We first met Cathy Camper when she won our Pitchapalooza at the great Portland bookstore Powell’s. The first book in the series did so well that the second one is out now, so we thought we’d pick her brain about books, lowriders, outer space, libraries and diversity in books.
The Book Doctors: Tell us about the new book.
Cathy Camper: Lowriders to the Center of the Earth came out July 2016. This graphic novel follows Lowriders in Space. The three main characters are the same, but you can read each book on its own and still understand what’s going on. At the end of Lowriders in Space, Genie, Elirio, Lupe and Flapjack Octopus’s cat goes missing. The three embark on a crazy road trip to find their cat. It leads them down into the Underworld, ruled by Miclantecuhtli, the Aztec God of the Dead. He’s catnapped their gato, and to get back Genie, it will take all their combined wits and camaraderie to outwit La Llorona, Chupacabra driving a monster truck, and Miclantecutli, who wears a luchadore cape of eyeballs! Similar to the first book, Raúl III illustrated it all in ballpoint pen, with the addition of a green pen in this book, because they get lost in a maíz maze along the way.
TBD: How was it different writing the second book after the first book did so well?
CC: Once you have a book out there, there’s always pressure to deliver another book that’s equally good. Luckily, I was already thinking up book two at the same time I was writing book one. I had to do a big rewrite early on, which was tough, but the book kept getting richer and richer the more I wrote. Also – a big difference – when I wrote book one, I didn’t know who would illustrate it, or even if it would be a graphic novel or picture book. But with book two, I was able to write towards Raúl III, and his style. I even asked him, “What do you like drawing?” He said, “Bats and skeletons.” So I wrote the story to let his artwork flourish. In this way, we work together more like musicians, and it’s really fun.
TBD: There seems to be this idea in the publishing community that Latino people don’t read books. Could you address that please?
CC: Well that’s sure not been our experience – every school visit and author talk we’ve done, we have Latinx loving our book, both kids and adults. Those publishers might need to look at it the other way around; if people aren’t buying their books, maybe you don’t have things people want to read. School Library Journal just chose our book as one of their top Latinx books of 2016 for kids, and we got this best books of 2016 shout out from Gene Yang, Ambassador of Children’s Books, so there ya go!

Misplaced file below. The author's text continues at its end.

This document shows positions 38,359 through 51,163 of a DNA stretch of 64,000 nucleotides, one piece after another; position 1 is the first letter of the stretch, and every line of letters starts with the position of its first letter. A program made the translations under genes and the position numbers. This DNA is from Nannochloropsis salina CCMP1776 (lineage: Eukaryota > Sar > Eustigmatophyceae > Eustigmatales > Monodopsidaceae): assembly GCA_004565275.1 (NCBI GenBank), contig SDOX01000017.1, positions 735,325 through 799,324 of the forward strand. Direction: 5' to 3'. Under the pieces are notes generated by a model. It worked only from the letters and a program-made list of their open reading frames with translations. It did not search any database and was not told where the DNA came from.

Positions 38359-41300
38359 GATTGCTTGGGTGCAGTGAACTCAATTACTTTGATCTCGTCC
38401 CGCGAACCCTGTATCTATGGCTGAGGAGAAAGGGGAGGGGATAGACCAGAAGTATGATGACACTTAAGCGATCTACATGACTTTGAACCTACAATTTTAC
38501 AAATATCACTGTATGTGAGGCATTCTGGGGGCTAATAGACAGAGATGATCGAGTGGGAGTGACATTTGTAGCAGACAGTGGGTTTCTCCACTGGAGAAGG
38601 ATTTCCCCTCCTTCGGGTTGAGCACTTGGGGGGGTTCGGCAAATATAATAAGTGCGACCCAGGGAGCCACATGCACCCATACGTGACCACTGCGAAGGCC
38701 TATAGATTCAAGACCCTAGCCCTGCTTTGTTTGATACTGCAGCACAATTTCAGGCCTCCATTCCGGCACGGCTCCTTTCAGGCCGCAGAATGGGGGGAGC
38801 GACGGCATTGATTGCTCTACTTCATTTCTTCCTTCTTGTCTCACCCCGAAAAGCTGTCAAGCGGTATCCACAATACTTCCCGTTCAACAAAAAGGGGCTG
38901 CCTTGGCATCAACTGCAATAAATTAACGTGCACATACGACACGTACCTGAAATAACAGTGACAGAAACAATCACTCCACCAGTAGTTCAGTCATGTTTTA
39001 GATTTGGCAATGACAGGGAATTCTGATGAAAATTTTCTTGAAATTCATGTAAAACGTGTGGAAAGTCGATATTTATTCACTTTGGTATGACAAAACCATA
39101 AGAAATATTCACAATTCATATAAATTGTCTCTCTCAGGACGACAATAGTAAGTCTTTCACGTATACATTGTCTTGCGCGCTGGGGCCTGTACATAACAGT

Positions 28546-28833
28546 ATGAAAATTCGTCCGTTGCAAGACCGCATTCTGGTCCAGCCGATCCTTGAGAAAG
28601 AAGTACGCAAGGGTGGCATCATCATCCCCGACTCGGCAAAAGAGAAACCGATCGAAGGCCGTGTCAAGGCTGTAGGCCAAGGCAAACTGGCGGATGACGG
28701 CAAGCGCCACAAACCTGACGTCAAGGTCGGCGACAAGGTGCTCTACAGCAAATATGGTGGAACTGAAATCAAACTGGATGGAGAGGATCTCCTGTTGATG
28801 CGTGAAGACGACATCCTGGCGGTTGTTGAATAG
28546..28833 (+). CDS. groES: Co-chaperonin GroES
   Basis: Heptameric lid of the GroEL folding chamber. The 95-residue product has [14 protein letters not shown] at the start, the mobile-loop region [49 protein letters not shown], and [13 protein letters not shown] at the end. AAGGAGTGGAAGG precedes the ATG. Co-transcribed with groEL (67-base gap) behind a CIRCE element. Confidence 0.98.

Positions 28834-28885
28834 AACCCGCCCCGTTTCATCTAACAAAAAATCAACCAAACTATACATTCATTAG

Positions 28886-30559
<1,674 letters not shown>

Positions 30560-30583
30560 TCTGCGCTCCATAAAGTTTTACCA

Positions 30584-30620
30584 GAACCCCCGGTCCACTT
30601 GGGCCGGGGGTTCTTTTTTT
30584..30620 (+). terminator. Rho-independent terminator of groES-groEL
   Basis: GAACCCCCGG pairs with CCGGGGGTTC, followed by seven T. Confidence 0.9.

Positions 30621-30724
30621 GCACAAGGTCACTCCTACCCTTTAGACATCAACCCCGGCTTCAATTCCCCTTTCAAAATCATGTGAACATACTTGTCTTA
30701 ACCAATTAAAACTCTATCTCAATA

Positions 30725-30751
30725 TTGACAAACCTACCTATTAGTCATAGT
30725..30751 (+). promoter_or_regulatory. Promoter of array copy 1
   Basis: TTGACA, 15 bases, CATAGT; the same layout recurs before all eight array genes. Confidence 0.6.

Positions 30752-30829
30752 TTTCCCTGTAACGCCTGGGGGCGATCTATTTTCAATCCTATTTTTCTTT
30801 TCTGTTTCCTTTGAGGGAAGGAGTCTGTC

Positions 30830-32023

TBD: What are some of the challenges of writing a graphic novel, as opposed to a novel without images?
CC: A graphic novel is a collaboration (unless you’re drawing it too), so you can’t be too precious about your words….lots get edited, cut and changed. Writing a comic is more like writing a film than fiction; your words are instructing actions. So you need to be like a director when you visualize what happens; it’s boring to have lots of static scenes with crowded dialog. Sometimes, you can sneak a little poetry into the text, but more often, the poetry exists in the meld between text and art.
TBD: Tell us about the process of working with your illustrator.
CC: Raúl III and I are lucky, because we get along super well. When we started to work together, we had only spent around eight hours together (he lives in Boston, I live in Portland, OR), but we both have a good work ethic, a similar sense of humor, and we give each other a lot of give and take in the books’ creation. Generally, I write the story first with the editors, then it goes to Raúl and the art director, for the blocking of panels and pages, and artwork. In most kids’ picture books, the artist and illustrator only communicate via the editor. But Raúl and I often share ideas; he might suggest text, and I might tell him something to tuck in the illustrations. It really is like playing jazz, lots of improvisation and adding in things we discover along the way.
TBD: How has being a librarian affected your work as an author?